A leading economic think-tank has warned the economic downturn in Germany will continue for at least the next two years due to its “export-dependent economy”.  The Organization for Economic Cooperation and Development (OECD) has forecast the Germany economy will grow by less than 1% by 2021—lower than Germany’s official government projection.  In its 3rd quarter review, the Paris-based OECD highlighted the “weakness” in Germany’s manufacturing industry and warned it will “rub off on the rest of the economy.”  The OECD expects Germany’s economy to grow just 0.4% in 2020 and 0.9% in 2021.

In Asia, China’s central bank lowered its lending benchmark in an effort to lower the country’s funding costs and support its economy, which has been hurt by slowing global demand and its trade conflict with the United States.  The People’s Bank of China (PBoC) cut its benchmark one-year Loan Prime Rate (LPLR) by 5 basis points to 4.15%.  The five-year LPR was also lowered by the same margin to 4.80% from 4.85%.  The LPR cuts are the latest in a series of reductions in interest rates as China tries to push commercial banks to lend to more small- and medium-sized businesses.  Despite the cuts, analysts don’t think easing by the PBoC will be over anytime soon.  Martin Lynge Rasmussen, China economist at Capital Economics stated in a research note, “With the prop from recent monetary easing likely to be underwhelming and headwinds to economic growth mounting, we think the PBOC will start to cut rates more aggressively in the coming months.”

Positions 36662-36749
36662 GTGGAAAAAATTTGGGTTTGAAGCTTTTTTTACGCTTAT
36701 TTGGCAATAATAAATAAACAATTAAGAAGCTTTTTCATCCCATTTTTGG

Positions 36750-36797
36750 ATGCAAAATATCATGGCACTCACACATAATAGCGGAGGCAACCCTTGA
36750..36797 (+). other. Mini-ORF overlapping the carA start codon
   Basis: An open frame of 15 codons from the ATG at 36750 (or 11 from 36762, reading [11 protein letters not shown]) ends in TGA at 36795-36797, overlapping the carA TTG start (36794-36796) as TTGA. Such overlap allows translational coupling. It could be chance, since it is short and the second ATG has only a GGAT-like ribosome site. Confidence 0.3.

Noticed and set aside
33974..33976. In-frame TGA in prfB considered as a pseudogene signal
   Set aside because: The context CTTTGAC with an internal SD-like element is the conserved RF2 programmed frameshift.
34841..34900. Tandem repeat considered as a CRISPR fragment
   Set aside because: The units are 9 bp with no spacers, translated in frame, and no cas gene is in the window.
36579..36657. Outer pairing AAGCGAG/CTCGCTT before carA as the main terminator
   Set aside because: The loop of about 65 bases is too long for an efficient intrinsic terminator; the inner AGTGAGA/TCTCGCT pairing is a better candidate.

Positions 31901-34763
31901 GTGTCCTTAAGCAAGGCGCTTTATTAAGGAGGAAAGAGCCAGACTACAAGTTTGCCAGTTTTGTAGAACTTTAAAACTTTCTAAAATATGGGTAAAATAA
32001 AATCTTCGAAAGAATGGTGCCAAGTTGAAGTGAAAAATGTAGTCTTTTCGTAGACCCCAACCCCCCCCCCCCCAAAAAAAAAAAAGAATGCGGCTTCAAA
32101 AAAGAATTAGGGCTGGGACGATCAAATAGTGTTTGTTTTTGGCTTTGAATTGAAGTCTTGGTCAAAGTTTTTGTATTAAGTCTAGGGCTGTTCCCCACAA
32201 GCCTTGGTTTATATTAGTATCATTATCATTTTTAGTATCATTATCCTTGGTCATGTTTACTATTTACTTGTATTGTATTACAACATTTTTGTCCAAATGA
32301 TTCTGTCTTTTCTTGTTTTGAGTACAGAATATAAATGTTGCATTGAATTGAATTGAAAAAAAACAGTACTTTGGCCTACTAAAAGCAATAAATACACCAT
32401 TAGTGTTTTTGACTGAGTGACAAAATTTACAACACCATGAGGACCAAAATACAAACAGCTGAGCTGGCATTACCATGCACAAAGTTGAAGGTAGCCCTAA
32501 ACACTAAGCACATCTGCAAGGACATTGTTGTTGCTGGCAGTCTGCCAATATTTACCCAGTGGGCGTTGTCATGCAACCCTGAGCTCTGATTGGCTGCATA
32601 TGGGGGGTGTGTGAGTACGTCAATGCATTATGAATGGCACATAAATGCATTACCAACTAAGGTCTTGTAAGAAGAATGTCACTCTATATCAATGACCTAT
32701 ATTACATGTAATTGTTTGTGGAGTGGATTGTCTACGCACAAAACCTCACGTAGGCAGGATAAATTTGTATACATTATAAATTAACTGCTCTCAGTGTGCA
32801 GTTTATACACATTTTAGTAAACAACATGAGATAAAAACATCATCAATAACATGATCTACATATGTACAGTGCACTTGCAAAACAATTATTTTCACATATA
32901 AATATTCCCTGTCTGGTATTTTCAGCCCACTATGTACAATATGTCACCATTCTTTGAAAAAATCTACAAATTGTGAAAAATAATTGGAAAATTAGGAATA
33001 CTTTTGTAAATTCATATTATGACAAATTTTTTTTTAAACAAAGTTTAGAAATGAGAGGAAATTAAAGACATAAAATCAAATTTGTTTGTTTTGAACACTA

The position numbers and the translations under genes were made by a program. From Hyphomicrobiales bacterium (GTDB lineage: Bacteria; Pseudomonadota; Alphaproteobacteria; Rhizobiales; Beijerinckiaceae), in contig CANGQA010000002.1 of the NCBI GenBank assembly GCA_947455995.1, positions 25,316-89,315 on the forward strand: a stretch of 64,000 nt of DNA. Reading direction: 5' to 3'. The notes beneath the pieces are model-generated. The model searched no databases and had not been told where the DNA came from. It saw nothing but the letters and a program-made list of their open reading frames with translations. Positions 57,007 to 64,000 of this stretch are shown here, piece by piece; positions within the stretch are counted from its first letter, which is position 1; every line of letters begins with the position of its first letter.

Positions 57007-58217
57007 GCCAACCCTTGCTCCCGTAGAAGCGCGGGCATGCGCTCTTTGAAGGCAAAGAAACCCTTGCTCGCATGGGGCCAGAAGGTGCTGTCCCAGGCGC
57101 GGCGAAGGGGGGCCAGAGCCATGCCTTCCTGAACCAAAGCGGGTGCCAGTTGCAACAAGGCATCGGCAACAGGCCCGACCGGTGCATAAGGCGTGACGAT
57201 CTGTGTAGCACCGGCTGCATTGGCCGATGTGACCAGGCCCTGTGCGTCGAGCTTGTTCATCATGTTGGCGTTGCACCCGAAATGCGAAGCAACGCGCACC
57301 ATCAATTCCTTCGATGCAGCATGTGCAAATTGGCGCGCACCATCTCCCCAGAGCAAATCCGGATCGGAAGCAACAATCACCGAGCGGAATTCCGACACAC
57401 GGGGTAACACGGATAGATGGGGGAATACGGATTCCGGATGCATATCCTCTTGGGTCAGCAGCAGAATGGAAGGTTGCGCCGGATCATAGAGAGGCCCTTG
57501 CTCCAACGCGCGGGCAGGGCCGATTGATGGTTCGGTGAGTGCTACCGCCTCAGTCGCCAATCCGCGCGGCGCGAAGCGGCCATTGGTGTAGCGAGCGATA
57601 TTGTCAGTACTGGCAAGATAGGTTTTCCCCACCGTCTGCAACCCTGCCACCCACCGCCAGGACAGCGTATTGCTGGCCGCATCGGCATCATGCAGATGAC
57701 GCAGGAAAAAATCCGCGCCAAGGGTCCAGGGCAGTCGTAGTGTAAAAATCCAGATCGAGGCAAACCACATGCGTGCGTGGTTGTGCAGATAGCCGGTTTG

Japan’s factory activity slowed for a seventh consecutive month in November as both domestic and export demand remained soft.  Jibun Bank’s flash Japan Manufacturing Purchasing Managers’ Index (PMI) ticked up to a seasonally-adjusted 48.6 from 48.4 the previous month.  Despite the improvement, the index remained below the 50.0 threshold that separates contraction from expansion.  If the final reading (due early next month) confirms the contraction, it will make the longest stretch of contraction since 2012.  Joe Hayes, economist at IHS Markit, which compiles the survey stated, “Slack in export demand, the protracted U.S.-China trade war and limited policy levers stack up against the chances of an improvement in Japan’s economy.  Without any drive from the service sector, a quarterly contraction in Q4 seems highly likely.”

(Sources: all index return data from Yahoo Finance; Reuters, Barron’s, Wall St Journal,,,,,,,, Eurostat, Statistics Canada, Yahoo! Finance,,,, BBC,,,, FactSet; W E Sherman & Co, LLC)